© Temitope Odutayo

#2 Kano

Located in the northwest region of Nigeria, Kano is the second largest city in the country and the capital of Kano State. Like Lagos, it has a rich history of culture, tourism, and commerce. The state’s slogan is “center of commerce.”

It’s bordered to the northwest by Katsina State, the northeast by Jigawa State, the southeast by Bauchi State, and the southwest by Kaduna State. Although it’s predominantly Hausa-Muslim, Kano city plays host to people from other religious and ethnic backgrounds. 

Long before the advent of colonization, Kano was a major route in the trans-Saharan trade. In the 1950s and 1960s, the city was known for its groundnut pyramids which sustained the economy through revenue accrued from export. 

Despite the nosedive in groundnut production, Kano still has a reputable agricultural economy – prominent crops include millet, soybean, corn, cowpeas, onion, gum arabic, wheat, chili pepper, and garlic. Its large markets include Dawanau, Kanti Kwari, Kurmi, Sabon Gari, Galadima, and Yankura, while industrial estates are located around Bompai, Sharada, and Chawalla. 

Expanding industrial zones within the city gave momentum to its responsibility of fostering sustainable livelihoods among residents. Over the years, Kano has benefited from a comparatively abundant labor supply from the surrounding areas and settlements. Without a doubt, this has contributed to its fame throughout the country as well as in the Northern region. 

The city’s strategic advantages include a fast-growing economy, sizable land, and a reasonably affordable and reliable labor force.

Prominent industries in Kano include tanning, textile, enamelware, footwear, cosmetics, animal feed, food, and beverages.

Kano’s strategic advantages include a fast-growing economy, sizable land, and a reasonably affordable and reliable labor force.


#3 Ibadan

Ibadan was, in terms of surface area, the biggest city in Sub-Saharan Africa until 1970. Thus, there’s no doubt about its place on Nigeria’s largest cities list. It’s situated in southwest Nigeria, around 120 kilometers east of the international boundary between Nigeria and the Republic of Benin and 119 kilometers northeast of Lagos.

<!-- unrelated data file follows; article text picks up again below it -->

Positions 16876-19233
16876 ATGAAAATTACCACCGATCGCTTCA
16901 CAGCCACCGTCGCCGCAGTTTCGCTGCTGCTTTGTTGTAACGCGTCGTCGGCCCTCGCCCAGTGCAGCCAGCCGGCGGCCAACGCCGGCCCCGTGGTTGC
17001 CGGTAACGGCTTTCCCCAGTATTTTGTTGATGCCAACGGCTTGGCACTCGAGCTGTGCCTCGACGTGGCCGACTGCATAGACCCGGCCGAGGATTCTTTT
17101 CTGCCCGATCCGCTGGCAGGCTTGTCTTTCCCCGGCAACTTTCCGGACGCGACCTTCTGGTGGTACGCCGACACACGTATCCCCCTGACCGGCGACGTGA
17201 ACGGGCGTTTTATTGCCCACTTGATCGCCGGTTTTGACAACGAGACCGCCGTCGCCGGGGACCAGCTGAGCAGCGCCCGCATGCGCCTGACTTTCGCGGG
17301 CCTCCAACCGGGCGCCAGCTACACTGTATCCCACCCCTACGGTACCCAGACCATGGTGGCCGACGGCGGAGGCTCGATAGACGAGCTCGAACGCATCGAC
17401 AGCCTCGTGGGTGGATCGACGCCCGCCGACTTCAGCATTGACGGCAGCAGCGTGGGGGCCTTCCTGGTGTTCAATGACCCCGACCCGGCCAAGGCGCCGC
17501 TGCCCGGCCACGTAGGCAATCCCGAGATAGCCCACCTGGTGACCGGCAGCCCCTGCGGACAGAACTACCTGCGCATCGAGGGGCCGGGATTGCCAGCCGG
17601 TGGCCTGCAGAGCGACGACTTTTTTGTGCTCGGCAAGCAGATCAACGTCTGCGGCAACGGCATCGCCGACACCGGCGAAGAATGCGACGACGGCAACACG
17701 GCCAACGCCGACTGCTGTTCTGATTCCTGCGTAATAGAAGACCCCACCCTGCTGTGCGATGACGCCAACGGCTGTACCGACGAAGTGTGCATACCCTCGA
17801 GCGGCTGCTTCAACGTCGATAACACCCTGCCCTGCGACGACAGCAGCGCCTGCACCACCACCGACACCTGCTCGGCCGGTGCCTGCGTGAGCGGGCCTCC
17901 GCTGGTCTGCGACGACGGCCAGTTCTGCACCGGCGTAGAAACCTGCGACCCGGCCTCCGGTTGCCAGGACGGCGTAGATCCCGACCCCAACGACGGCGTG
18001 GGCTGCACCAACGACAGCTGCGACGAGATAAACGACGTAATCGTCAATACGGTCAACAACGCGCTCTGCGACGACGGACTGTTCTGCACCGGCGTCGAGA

The city’s prominence was further strengthened during the colonial era and developed as a crucial hub for bulk trade. After a brief period of rubber industry growth, cocoa became the primary agricultural product in the area, luring traders from the South and North, including those from Lagos, Ijebu-Ode, and Kano. 

The Cocoa House in Ibadan, built by the defunct Western regional government from the revenues generated from the agricultural trade, was the first skyscraper in West Africa. The city is also home to the first university established in Nigeria.

Agriculture, retail business, handicrafts, manufacturing, and services make up the bulk of Ibadan’s economy. The number of farmers in the city has decreased, although it is still substantial.

Ibadan, Nigeria
Ibadan was the largest city in Sub-Saharan Africa until 1970. Agriculture, retail business, handicrafts, manufacturing, and services make up the bulk of its economy.

© Omopo

 #4 Port Harcourt

This metropolis is located 41 miles upstream of the Gulf of Guinea along the Bonny River, an eastern distributary of the Niger River. Port Harcourt is the state capital of Rivers in southern Nigeria.

It started as a port built by the British colonial administration to export coal from the coal mines in Enugu. By 1958, the port had become one of the largest in the country, and it facilitated the export of the first shipment of crude oil from the oil-rich Niger Delta region.

Port Harcourt is one of the major industrial hubs in Nigeria with infrastructural development, partly because of the benefits derived from the Nigerian oil business. The Trans-Amadi Industrial Layout is a 2,500-acre industrial area that has a significant manufacturing sector that features the production of paper, glass bottles, aluminum, and tires.